Deutsche Börse to acquire proxy voting advisor ISS for €1.9 million

Deutsche Börse acquires leading proxy voting advisor ISS for €1.9 million. The rationale of the transaction relies on Deutsche Börse intention to become the future leading ESG player globally.

SVI raises concerns about the lack of competition in the proxy voting advisory market, the increase in the price of ISS given all the transactions it went through in the last years and the higher costs in the market which will underline the higher marginality required by the Company. Last but not least, is it appropriate that a relevant listing institution such as Deutsche Börse acquires the world-leading proxy advisor? How will it tackle the arising conflict of interests on its double role of safeguarding the issuers listing requirements (among which corporate governance rules) and the stewardship duty by institutional investors being advised by proxy voting advisors?

Source: Deutsche Börse AG

On November 17th, 2020, Deutsche Börse, an international exchange organization and market infrastructure provider, announced it will acquire from Genster Capital LLC the majority stake of 80% of Institutional Shareholder Services (ISS), a leading proxy advisory firm, valuing it USD 2,275 million (€1,925 million) for 100% of its business. The transaction is expected to be completed within the first six months of 2021.

ISS is a US-based company founded by Robert C.S. Monks in Rockerville, Maryland in 1985,  acquired in 2006 by RiskMetrics Group, formerly a division of JP Morgan, that became an independent company in 1998. In 2010 the global indices provider MSCI Inc. acquired RiskMetrics and ISS within it. 

In recent history, ISS has been the target company of two Private Equity acquisitions with a considerable enterprise value increase (Vestar Capital acquired it in 2014 from MSCI for USD 364 million and Genstar Capital in 2017 from Vestar Capital for USD 720 million).  

ISS is currently advising more than 4,000 asset managers on voting activities at shareholder meetings to build long-term value. It also has a subsidiary, ISS Ethix, that advises shareholders on environmentally and socially responsible investment policies (i.e. the former Scandinavian Ethix SRI Advisors AB purchased in September 2015 and renamed into ISS Ethix). Together with its competitor Glass Lewis, ISS dominates the governance-related market for voting power covering more than 90% of the market. To many, this duopoly raises concerns related to voting power concentration, which may eventually apply in the expanding field of ESG too.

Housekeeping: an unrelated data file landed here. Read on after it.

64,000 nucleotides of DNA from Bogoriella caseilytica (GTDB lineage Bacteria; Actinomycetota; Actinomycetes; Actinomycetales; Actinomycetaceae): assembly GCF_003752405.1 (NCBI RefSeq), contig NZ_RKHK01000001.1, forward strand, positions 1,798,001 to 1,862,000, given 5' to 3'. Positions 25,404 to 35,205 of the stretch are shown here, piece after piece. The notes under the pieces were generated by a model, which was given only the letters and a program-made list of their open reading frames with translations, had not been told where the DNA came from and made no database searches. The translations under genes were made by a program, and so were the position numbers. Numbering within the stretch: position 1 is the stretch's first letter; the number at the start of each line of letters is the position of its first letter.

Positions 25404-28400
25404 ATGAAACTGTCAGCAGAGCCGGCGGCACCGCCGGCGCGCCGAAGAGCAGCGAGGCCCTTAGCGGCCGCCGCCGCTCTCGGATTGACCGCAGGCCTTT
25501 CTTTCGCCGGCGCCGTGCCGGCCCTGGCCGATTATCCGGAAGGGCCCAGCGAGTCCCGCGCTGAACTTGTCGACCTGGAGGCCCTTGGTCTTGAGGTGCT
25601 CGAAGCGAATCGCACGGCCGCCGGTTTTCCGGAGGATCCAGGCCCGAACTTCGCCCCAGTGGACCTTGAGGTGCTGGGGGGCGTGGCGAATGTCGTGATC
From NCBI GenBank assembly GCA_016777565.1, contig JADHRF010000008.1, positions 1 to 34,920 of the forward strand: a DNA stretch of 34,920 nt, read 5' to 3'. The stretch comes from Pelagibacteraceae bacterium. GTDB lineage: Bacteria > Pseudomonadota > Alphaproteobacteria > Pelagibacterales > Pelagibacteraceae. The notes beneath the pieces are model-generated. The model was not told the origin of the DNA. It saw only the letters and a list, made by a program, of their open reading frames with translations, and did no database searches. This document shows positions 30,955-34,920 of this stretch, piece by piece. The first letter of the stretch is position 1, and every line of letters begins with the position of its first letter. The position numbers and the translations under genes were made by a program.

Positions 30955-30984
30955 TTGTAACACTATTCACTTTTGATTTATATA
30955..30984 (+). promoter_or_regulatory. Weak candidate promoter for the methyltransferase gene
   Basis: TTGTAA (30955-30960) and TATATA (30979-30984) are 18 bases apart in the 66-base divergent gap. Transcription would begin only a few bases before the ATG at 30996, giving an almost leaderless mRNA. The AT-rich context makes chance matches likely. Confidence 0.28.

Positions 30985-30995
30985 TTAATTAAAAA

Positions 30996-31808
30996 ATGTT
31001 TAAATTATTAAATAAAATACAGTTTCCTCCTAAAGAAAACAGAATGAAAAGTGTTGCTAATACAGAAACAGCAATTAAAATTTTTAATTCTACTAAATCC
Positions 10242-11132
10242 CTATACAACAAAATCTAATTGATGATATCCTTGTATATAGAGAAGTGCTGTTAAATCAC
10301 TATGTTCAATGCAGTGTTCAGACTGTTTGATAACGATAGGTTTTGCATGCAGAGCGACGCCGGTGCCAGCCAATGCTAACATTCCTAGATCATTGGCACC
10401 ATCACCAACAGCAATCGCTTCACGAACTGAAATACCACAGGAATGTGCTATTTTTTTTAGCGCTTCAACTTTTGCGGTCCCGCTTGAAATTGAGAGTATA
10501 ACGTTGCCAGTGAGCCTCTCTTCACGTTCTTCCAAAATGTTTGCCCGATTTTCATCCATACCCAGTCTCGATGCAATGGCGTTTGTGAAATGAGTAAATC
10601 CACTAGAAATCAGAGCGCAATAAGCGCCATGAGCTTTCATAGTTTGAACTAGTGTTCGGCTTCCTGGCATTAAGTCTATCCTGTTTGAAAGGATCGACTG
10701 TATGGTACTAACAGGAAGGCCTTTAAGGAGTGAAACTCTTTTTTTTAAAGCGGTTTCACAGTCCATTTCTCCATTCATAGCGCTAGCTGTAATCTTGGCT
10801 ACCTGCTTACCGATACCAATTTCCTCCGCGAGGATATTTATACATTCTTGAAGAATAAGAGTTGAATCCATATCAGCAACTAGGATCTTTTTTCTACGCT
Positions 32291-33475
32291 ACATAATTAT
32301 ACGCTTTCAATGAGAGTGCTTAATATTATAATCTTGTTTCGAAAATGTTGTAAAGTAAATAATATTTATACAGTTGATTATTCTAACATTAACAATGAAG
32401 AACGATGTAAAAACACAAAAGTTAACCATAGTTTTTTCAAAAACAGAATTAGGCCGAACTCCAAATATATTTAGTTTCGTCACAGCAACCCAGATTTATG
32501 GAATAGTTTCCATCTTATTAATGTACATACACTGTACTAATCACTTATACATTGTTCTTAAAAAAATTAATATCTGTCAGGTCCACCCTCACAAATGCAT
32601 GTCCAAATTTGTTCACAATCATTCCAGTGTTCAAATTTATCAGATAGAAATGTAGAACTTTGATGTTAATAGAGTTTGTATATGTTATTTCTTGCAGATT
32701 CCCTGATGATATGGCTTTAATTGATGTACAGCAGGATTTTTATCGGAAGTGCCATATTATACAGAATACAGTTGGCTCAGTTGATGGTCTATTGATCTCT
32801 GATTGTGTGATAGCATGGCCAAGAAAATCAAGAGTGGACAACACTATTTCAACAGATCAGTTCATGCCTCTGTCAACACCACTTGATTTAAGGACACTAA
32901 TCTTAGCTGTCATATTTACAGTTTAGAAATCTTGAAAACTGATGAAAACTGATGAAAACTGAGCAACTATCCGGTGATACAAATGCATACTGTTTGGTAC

With this move, Deutsche Börse aims at enlarging its environmental, social, and corporate governance (ESG) data and analytics offering, capitalizing on the growing demand for responsible investments.

Other questions on future ISS independence and objective may arise in light of the deal considering that the business of Deutsche Börse is in part based on listings of the companies its analysts take to task. However, Deutsche Börse has stated that after the deal will be finalized, “ISS will continue to operate with the same editorial independence in its data and research organization that is in place today“. ISS CEO, Gary Retelny, that will co-invest in the transaction, will still keep leading the business following the closing, while Genstar Capital, the former major shareholder, and ISS’s current management will retain a stake of approximately 20% after the acquisition.

Coming into force on 3 September 2020, the EU’s Shareholder Rights Directive II (SRD II) strengthens shareholder engagement and increases transparency, introducing new requirements for intermediaries, institutional investors, asset managers and proxy advisors. Greater transparency is required by proxy advisors, specifically they have to establish accurate and repliable proxy voting recommendations and pubblish their compliance with the requirements of the code of conduct for proxy advisors. However, the SRD II did not introduce more competition in the market where the duopoly ISS and Glass Lewis has more the 90% of the market share.

SVI raises concerns about the lack of competition in the proxy voting advisory market, the increase in the price of ISS given all the transactions it went through in the last years and the higher costs in the market which will underline the higher marginality required by the company. Last but not least, is it appropriate that a relevant listing institution such as Deutsche Börse acquires the world-leading proxy advisor? How will it tackle the arising conflict of interests on its double role of safeguarding the issuers listing requirements (among which corporate governance rules) and the stewardship duty by institutional investors being advised by proxy voting advisors?

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